- “You’ll still have to pay property taxes and insurance.” So what? You’ll have property taxes and insurance whether you pay off your mortgage or not. Would you rather pay a total of $10,000 in mortgage payments and $1,000 in property taxes, or just 1,000 in property taxes? I’d rather only pay property taxes and insurance, which is what will happen when my mortgage is long gone.
- But, My Mortgage Tax Deduction…Even when itemizing your deductions on your tax return (as opposed to taking the standard deduction), you will still probably come out far better by paying off your mortgage. Many people don’t even claim it anyway (I never have), and tax regulations over the years makes me feel it will eventually be phased out in the future. So unless you are earning a really good return in the market or with some other investment, you’ll probably come out better paying of the mortgage and simply not claiming the deduction. Nevertheless, you should crunch the numbers and see what will happen. Keep in mind that it only reduces your taxable income, and deductions are not nearly as effective in reducing your tax bill as tax credits.
- I Can Earn 10% in the Market…People often quip that “Statistics show that the stock market has earned about 10% average return over a long period of time.” My reply is simple: That was before the liberal takeover in politics, which historically cripples economies. There is no proof the 10% rate will continue. Second, that 10% may not be too impressive when you deduct capital gains taxes, state taxes, brokerage/mutual fund fees, and lose certain tax deductions/credits if your income reaches a certain threshold. So watch out. If an amazing investment opportunity shows up, then mortgage your house or take out another loan if you are that confident in it.
- Mortgage Rates are at Historic Lows: Yes, mortgage rates are pretty low right now, but for how long? Paying off your mortgage will still likely earn you more than you can earn in any CD, savings account, or other safe investment right now. Unless you are earning a stable, secured investment regularly, then it makes a lot of sense to pay off a mortgage–even if it is low. Even if savings accounts get up a percentage point or two above your mortgage, consider the taxation which will reduce it.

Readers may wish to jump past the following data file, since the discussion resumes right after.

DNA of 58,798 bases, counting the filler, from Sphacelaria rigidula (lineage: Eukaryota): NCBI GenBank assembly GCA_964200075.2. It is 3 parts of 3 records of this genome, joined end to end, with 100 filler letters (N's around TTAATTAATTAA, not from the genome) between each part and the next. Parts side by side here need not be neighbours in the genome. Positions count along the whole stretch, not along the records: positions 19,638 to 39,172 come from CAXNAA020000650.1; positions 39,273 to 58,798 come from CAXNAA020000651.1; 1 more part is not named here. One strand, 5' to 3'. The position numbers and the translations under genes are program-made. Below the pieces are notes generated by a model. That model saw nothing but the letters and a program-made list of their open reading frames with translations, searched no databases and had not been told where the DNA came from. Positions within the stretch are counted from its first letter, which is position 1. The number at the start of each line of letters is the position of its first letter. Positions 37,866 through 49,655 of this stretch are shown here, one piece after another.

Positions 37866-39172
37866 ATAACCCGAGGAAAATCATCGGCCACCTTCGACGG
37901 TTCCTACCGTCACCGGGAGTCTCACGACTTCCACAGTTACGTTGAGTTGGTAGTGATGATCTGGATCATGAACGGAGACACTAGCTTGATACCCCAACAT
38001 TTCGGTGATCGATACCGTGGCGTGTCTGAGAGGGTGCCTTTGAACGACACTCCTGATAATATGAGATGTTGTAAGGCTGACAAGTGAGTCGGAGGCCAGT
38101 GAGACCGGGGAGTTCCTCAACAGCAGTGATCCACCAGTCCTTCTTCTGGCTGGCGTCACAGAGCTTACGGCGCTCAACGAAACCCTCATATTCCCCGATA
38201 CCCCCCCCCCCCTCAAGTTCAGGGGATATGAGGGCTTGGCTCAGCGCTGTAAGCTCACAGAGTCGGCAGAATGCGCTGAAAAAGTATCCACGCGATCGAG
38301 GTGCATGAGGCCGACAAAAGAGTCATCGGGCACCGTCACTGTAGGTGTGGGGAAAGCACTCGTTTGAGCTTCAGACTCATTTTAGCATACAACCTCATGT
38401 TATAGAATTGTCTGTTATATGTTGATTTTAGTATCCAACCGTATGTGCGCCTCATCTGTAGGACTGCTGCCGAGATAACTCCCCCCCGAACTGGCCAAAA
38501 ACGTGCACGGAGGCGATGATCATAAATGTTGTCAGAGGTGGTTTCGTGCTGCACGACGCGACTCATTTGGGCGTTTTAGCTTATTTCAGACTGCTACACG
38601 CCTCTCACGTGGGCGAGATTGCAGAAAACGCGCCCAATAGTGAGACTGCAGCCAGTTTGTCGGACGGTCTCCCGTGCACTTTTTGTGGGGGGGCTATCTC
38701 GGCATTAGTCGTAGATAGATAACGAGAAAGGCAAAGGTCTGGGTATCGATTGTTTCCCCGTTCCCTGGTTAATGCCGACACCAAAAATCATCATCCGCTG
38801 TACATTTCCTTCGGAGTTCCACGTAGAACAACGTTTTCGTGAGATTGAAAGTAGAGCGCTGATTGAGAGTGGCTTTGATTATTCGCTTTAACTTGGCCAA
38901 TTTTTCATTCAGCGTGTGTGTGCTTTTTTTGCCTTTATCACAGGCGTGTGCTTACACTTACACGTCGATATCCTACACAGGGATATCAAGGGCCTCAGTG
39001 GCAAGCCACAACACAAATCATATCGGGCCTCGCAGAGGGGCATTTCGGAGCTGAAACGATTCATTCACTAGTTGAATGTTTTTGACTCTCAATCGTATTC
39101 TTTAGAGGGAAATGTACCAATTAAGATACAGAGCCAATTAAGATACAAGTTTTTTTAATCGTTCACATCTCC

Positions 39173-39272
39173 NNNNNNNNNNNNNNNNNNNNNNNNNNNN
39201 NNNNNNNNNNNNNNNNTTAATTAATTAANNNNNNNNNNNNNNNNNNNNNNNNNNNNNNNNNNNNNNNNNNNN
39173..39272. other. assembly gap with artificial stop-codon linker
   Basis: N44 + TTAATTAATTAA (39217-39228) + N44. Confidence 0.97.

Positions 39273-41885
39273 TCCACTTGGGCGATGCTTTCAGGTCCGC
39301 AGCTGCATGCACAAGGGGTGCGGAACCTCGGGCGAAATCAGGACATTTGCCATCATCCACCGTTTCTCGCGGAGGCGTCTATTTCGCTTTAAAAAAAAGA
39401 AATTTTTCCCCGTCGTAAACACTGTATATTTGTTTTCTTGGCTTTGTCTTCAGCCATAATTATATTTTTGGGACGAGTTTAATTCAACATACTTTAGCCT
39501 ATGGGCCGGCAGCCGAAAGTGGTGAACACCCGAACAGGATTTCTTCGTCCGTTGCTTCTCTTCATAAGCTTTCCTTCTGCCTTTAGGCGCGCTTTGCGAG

- But Shouldn’t I Diversify? Diversification is great, and I’m not suggesting you necessarily have to put ALL of your investment or money into paying off your mortgage. My wife still uses a 401k because her employer matches a chunk of it, and it is a good way to diversify a bit. I also invest in other things too. But I’m focusing the bulk on my mortgage, and once that’s gone, I’ll worry about diversifying even more. If you want to invest in some bonds, stocks, mutual funds, etc–then do it. I’d just have realistic expectations and consider shifting a bulk to your mortgage.
- What If I Want to Move One Day? If you plan to move a lot (see below), then you probably shouldn’t buy a house anyway (unless you know you can make money on it). But let’s say you live there, pay off the mortgage, and want to move. You have the following options: Sell it and get a lump sum, keep it and rent it out for an income, or buy a second home (which you can now afford since you don’t have a mortgage anymore, and either sold or rented your old home out). See, no problem.